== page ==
A red-footed booby flies over black-tipped reef sharks in Palmyra's western lagoon (© Kydd Pollock, 2011)
From Robinson Crusoe to Gilligan's Island, deserted islands have long captured our imaginations. Tonight's episode of the PBS series EARTH A New Wild opens at one such paradise, Palmyra Atoll in the middle of the Pacific Ocean.
My organization, The Nature Conservancy (TNC), bought Palmyra to stop plans to turn it into a casino. Other than a brief stint as a U.S. Navy refueling station during World War II, Palmyra has essentially remained free of people throughout history.
Palmyra resets our thinking on what an intact marine system should look like. I experienced that firsthand while diving with scientists there and coming face to face with a 15-foot shark. Smaller sharks circled us in every direction we looked. Read my blog, and see this incredible video from my dive.
On the atoll, EARTH A New Wild host Sanjayan talks with TNC marine biologist Kydd Pollock about the importance of these much-maligned predators in our ocean food chains. It turns out that sharks help prevent the "rise of slime" -- the takeover by bacteria and jellyfish when food chains collapse. This tells us that lots of sharks mean strong reefs and healthy fish populations.
In addition to what we're learning about predators, Palmyra is shedding new light on the effects of climate change. The atoll's corals appear to be more resilient to bleaching events and ocean acidification than corals around developed areas. The research is encouraging: Minimize threats such as overfishing and pollution, and we might be able to give corals elsewhere a better chance of surviving the effects of global warming.
We can learn a lot from pristine areas like Palmyra. Yet most of the world's oceans are heavily affected by human activities, and that reality is not going to change. Oceans are the socioeconomic backbone of coastal communities. We need them for shipping, energy, fishing, tourism and recreation.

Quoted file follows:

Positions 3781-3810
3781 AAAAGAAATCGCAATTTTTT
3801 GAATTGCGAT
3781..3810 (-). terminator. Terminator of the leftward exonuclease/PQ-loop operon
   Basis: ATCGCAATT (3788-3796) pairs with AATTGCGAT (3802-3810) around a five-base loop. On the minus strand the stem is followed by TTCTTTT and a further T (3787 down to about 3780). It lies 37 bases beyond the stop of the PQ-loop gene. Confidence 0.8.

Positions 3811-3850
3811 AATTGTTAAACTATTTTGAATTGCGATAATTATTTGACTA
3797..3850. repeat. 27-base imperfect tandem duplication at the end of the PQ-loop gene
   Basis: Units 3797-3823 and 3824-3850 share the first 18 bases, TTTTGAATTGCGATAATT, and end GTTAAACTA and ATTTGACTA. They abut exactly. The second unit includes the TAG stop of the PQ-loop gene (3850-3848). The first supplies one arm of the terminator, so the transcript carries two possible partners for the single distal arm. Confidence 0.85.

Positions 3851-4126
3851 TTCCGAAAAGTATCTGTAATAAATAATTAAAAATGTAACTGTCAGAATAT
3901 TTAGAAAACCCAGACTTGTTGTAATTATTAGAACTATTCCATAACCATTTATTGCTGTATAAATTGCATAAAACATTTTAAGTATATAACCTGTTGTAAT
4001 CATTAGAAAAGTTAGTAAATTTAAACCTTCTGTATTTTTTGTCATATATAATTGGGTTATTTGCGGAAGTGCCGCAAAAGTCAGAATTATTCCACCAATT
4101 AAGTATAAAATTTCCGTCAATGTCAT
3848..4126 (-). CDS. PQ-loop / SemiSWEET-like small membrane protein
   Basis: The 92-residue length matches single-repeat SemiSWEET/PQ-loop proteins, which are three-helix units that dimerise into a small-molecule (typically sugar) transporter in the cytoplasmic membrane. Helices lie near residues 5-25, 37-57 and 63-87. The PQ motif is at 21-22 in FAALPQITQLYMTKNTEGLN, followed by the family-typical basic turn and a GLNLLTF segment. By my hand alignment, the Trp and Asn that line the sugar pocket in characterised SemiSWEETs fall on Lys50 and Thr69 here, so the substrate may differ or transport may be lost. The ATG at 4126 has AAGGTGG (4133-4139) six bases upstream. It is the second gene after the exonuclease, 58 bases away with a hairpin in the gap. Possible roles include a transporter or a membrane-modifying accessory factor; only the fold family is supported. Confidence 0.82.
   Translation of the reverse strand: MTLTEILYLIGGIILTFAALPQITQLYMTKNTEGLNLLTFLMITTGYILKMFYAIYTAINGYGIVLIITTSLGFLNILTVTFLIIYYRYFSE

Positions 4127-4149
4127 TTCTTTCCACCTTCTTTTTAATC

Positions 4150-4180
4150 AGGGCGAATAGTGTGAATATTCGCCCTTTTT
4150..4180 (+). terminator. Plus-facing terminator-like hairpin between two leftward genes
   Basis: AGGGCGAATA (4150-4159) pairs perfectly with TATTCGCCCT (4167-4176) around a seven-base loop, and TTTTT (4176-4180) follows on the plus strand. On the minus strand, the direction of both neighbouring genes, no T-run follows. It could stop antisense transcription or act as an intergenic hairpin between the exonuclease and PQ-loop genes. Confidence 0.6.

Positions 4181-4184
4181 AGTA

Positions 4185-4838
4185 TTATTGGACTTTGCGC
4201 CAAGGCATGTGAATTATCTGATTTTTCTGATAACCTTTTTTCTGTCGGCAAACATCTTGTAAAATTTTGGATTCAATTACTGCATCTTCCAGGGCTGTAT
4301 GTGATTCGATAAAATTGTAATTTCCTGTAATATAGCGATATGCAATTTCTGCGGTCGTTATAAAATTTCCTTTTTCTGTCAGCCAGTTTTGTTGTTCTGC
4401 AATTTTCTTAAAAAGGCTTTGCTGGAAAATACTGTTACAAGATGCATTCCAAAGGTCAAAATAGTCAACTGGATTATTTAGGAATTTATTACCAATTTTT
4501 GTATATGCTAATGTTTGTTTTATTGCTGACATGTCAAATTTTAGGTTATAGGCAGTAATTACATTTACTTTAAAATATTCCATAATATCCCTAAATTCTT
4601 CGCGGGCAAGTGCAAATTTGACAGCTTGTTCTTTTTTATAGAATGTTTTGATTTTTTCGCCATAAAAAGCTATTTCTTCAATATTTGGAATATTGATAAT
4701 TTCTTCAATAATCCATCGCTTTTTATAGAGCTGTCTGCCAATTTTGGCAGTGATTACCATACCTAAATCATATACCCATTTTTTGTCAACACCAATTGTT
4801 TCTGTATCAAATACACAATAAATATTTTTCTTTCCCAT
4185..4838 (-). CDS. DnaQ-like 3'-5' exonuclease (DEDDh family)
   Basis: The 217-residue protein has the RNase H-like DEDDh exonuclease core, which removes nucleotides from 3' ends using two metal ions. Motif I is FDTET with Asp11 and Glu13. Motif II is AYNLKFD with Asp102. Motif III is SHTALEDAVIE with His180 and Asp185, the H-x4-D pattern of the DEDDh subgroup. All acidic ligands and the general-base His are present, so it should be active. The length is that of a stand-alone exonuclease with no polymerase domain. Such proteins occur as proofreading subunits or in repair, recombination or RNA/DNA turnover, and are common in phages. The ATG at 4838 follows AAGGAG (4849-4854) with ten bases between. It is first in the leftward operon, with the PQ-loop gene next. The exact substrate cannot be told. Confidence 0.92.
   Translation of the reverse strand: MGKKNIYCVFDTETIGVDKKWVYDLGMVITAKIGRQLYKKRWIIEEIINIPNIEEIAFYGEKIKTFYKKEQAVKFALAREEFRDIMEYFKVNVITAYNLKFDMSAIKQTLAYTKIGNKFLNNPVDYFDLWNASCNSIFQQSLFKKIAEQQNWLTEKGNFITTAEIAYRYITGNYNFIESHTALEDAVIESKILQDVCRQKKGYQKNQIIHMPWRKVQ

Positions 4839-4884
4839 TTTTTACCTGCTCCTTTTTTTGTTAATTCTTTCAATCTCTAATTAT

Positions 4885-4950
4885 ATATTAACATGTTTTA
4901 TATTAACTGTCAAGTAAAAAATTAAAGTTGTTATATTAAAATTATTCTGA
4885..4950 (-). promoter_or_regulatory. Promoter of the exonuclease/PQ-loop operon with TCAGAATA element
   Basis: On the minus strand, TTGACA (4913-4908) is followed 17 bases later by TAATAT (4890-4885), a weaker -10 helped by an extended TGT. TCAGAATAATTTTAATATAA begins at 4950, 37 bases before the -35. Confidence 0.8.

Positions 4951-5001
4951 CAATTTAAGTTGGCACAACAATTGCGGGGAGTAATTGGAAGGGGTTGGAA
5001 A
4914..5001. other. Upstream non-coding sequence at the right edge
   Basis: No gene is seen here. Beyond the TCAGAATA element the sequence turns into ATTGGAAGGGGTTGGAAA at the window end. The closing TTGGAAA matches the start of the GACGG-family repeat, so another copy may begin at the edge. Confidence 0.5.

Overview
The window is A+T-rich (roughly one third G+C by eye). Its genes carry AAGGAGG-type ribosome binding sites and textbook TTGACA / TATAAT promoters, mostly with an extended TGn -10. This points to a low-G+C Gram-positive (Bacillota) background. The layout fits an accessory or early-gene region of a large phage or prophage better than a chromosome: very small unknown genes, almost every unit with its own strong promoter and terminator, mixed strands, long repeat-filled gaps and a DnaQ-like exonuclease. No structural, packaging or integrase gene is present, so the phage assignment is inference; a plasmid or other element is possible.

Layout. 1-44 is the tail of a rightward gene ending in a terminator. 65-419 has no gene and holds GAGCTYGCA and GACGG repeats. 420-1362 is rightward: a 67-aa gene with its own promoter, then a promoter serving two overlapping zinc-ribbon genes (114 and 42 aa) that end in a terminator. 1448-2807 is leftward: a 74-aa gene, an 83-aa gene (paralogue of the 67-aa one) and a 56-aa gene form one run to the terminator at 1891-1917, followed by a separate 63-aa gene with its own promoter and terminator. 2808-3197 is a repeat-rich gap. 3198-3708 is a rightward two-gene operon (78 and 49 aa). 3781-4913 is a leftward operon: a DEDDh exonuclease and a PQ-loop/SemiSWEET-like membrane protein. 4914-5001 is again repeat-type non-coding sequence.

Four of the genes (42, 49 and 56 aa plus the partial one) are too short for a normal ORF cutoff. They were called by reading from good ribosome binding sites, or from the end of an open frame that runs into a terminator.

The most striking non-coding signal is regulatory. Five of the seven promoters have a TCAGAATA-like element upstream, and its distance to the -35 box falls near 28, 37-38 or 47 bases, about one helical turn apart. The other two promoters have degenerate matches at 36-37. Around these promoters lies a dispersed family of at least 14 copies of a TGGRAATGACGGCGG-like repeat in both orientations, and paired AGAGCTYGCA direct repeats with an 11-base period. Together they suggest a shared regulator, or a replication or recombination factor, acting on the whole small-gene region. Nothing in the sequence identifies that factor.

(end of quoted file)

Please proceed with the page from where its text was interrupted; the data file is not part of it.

What we can do is be smarter about where we focus development activities and what we choose to protect. In collaboration with academic, industry, conservation and government partners, The Nature Conservancy is using spatial mapping tools to show where coastal and ocean habitats hold the greatest value to humans -- from coastal protection to fisheries. With these tools we are aiming to make it easier to balance competing demands on ocean resources.
Fishing boats at harbor near Mobile, Alabama (© Ami Vitale)
Of course tools like this are of little value unless we can get them in the right hands. So it's encouraging to see island nations stepping up to protect and sustainably manage their marine resources. In 2006, for example, five governments in Micronesia committed to conserving at least 30 percent of their nearshore waters by 2020. Since then, similar challenges have sprung up in the Pacific Ocean's Coral Triangle as well as the Caribbean. TNC is proud to work with island nations in these regions to help them meet their ambitious goals.
We also began quietly working with the government of Cuba years ago in anticipation of the "opening up" that is now beginning. A fortunate byproduct of Cuba's economic isolation has been a limit on coastal development that has maintained some of the healthiest reefs and marine habitats on Earth. As change comes to Cuba, we are enabling the nation to avoid the disastrous overdevelopment that has ruined coastal habitats and fisheries elsewhere.
And in nearby Haiti, we have guided the nation in establishing its first marine protected areas and policies that will better ensure a sustainable future for its coastal communities. Local people are now being paid to restore mangrove forests and seagrass beds while their coastal resources rebound.
Tonight's EARTH A New Wild concludes with the potential restoration of oyster beds around Manhattan. As we confront the challenges of climate change, marine conservation also must become increasingly urban. Healthy, intact marine habitats like reefs and mangroves not only support biodiversity but protect communities against storm surges and other weather extremes.
It is easy to succumb to the prevailing rhetoric that our oceans are dying. Yet looking at the tremendous range of strategies in our toolbox and the great progress TNC and others are advancing around the world, there's good reason to be hopeful that our oceans will endure -- for sea life and people -- for generations to come.